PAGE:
The new errors will probably be very easy to solve as they will be happening at the exact place where there is an invalid parameter in the call, but until the call is corrected, such action is not finishing anymore. So the normal view is: Before things were working sometimes and failing sometimes. Now the "system never works".

Surely this is false. The entire system continues to work and the problematic action is not allowed to complete to protect the rest of the system, but that's not how the clients and the managers usually see it.

So, if you are the developer that is adding the new validations and you are facing such problem, well, I should say that when doing such kind of modification you should let it clear the possible problems but you should also emphasize the advantages of receiving such exceptions so all the errors can be corrected instead of living in that "it works sometimes, it doesn't work some other times".

I should say that in my experience there were many situations in which all the developers were "chasing a specific bug" while I was simply making the components more Rock Solid. In many of those situations I was able to find many errors (while doing my own tests) and correct them, effectively correcting that bug that everyone else was chasing, without really knowing what of those many errors was the real source. Yet, if some other place (almost never used) started to give errors, I was accused as the one that "introduced a new bug". But at the end of the day I was always capable of solving that "new bug" that was always there and prove that "a single action never working" is better than "that action finishes and now the entire system is unstable".

A New Conclusion

So, to give a conclusion involving all the topics: The Rock Solid Quality is extremely useful but as most principles it should be there from the start. Changing an existing project to apply new principles is always possible, but there will always be the problematic moments. In this case I think that the best solution is good communication and if possible a good test team to try to test every situation that may fail with the changes. I still consider it extremely useful to apply the Rock Solid Quality as any existing bug will become a constant at a specific place instead of becoming a "sometimes it fails at random places". As any principle, it's up to you to decide when to apply it and if in your case it will bring any good or not.

Version History

  • July, 3rd, 2013. Formatted some text and added the topic "Breaking your teeth with Rock Solid Spaghetti";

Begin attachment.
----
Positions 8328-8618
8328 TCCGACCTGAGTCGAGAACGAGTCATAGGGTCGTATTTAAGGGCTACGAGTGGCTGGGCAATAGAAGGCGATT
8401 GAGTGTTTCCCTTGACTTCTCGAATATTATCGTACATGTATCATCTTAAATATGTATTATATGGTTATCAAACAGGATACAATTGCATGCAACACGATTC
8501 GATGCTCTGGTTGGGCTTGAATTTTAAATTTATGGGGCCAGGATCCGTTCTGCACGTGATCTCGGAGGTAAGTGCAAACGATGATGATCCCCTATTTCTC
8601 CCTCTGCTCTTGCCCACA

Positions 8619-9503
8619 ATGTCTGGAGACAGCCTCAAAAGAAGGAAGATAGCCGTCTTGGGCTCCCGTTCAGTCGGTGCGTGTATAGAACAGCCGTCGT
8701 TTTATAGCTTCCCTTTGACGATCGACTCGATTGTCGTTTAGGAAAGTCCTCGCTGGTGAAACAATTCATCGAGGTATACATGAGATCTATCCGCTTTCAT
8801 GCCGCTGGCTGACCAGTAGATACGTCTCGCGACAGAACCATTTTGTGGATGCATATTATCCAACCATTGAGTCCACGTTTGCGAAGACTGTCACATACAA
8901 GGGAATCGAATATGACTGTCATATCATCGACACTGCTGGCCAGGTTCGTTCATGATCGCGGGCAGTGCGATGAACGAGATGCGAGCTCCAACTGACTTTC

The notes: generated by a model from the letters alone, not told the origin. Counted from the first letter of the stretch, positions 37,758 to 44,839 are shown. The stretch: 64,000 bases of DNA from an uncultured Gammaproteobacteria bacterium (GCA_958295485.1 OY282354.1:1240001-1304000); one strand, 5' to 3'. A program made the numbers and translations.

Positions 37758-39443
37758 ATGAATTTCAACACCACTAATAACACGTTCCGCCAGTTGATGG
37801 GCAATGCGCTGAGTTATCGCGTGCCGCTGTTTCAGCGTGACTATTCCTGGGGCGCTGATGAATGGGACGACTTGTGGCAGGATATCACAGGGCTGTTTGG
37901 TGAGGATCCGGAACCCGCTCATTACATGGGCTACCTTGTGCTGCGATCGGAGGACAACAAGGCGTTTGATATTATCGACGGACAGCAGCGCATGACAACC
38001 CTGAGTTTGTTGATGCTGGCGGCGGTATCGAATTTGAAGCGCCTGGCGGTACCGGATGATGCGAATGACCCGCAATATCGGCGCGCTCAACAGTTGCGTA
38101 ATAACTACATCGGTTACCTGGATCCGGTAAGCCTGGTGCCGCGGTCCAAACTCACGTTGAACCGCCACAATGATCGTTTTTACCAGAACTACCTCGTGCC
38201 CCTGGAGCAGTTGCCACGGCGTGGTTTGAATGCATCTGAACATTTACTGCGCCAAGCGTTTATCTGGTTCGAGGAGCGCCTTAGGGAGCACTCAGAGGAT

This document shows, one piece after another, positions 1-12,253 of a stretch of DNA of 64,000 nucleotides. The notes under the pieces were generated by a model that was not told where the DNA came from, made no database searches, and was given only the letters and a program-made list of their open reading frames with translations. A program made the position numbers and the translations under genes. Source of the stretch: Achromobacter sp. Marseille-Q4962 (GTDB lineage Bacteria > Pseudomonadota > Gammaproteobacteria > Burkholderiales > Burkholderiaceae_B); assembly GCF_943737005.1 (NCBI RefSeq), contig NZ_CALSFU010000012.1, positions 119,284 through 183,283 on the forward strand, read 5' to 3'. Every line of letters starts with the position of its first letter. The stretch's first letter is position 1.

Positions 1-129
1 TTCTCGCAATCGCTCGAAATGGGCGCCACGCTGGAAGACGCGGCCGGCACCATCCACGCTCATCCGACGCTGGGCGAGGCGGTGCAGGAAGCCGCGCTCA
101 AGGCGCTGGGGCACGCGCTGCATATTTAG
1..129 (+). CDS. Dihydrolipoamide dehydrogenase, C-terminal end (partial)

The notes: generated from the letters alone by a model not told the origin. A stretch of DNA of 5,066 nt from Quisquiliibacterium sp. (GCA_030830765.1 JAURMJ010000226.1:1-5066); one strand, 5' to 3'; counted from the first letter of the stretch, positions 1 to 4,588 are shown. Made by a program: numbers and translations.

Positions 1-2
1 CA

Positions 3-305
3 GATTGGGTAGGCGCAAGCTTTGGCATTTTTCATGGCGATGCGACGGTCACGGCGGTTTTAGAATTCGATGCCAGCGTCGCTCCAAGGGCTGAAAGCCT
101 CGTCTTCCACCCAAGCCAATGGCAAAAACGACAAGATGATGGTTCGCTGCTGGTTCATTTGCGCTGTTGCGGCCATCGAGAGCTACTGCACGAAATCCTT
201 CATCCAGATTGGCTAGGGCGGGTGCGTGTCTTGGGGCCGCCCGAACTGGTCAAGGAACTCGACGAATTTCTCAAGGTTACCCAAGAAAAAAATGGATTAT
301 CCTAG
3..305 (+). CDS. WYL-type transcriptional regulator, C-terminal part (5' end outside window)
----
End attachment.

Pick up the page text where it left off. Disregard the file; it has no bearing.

• July, 2nd, 2013. Initial version.


This article, along with any associated source code and files, is licensed under The Code Project Open License (CPOL)


About the Author

Paulo Zemek
Software Developer (Senior) Microsoft
United States United States
I started to program computers when I was 11 years old, as a hobbyist, programming in AMOS Basic and Blitz Basic for Amiga.
At 12 I had my first try with assembler, but it was too difficult at the time. Then, in the same year, I learned C and, after learning C, I was finally able to learn assembler (for Motorola 680x0).
Not sure, but probably between 12 and 13, I started to learn C++. I always programmed "in an object oriented way", but using function pointers instead of virtual methods.

At 15 I started to learn Pascal at school and to use Delphi. At 16 I started my first internship (using Delphi). At 18 I started to work professionally using C++ and since then I've developed my programming skills as a professional developer in C++ and C#, generally creating libraries that help other developers do their work easier, faster and with less errors.

Want more info or simply want to contact me?
Take a look at:
Or e-mail me at:

Codeproject MVP 2012, 2015 & 2016
Microsoft MVP 2013-2014 (in October 2014 I started working at Microsoft, so I can't be a Microsoft MVP anymore).

Comments and Discussions

GeneralRe: My vote of 4 Pin
Paulo Zemek4-Jul-13 4:01
MemberPaulo Zemek4-Jul-13 4:01 
GeneralMy vote of 5 Pin
Prasad Khandekar3-Jul-13 20:17
professionalPrasad Khandekar3-Jul-13 20:17 
GeneralRe: My vote of 5 Pin
Paulo Zemek3-Jul-13 20:40
MemberPaulo Zemek3-Jul-13 20:40 
GeneralMy vote of 5 Pin
Abinash Bishoyi3-Jul-13 9:43
MemberAbinash Bishoyi3-Jul-13 9:43 
GeneralRe: My vote of 5 Pin
Paulo Zemek3-Jul-13 9:44
MemberPaulo Zemek3-Jul-13 9:44 
QuestionAn ambituous attempt Pin
FatCatProgrammer3-Jul-13 7:18
MemberFatCatProgrammer3-Jul-13 7:18 
AnswerRe: An ambituous attempt Pin
Paulo Zemek3-Jul-13 8:17
MemberPaulo Zemek3-Jul-13 8:17 
GeneralMy vote of 5 Pin
Eric Lapouge3-Jul-13 6:28
MemberEric Lapouge3-Jul-13 6:28 
Interesting ideas... Will have to rethink on it
GeneralRe: My vote of 5 Pin
Paulo Zemek3-Jul-13 6:30
MemberPaulo Zemek3-Jul-13 6:30